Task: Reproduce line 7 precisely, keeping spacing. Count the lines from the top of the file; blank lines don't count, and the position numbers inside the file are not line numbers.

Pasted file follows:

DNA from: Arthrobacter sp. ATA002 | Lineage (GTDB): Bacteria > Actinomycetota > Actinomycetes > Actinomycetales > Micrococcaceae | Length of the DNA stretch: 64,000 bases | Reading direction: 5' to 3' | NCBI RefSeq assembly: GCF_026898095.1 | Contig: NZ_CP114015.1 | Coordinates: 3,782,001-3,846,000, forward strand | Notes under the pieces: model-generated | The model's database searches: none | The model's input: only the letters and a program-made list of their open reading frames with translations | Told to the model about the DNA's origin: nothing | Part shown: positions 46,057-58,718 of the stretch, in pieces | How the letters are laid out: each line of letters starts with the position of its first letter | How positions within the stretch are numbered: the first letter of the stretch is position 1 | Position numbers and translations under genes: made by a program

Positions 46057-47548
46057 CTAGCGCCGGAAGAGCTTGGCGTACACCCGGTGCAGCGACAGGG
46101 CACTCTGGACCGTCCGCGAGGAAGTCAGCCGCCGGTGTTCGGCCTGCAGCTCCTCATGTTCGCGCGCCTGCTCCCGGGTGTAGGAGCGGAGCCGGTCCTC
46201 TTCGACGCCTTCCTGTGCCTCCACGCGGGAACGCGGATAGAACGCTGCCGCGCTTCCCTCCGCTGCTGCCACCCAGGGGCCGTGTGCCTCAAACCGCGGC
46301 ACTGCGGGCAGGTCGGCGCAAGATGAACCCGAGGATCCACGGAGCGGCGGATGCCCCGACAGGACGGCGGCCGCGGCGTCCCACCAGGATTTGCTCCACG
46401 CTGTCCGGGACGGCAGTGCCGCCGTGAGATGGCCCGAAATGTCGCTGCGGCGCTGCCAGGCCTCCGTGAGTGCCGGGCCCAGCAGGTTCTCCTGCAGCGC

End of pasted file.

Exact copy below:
46401 CTGTCCGGGACGGCAGTGCCGCCGTGAGATGGCCCGAAATGTCGCTGCGGCGCTGCCAGGCCTCCGTGAGTGCCGGGCCCAGCAGGTTCTCCTGCAGCGC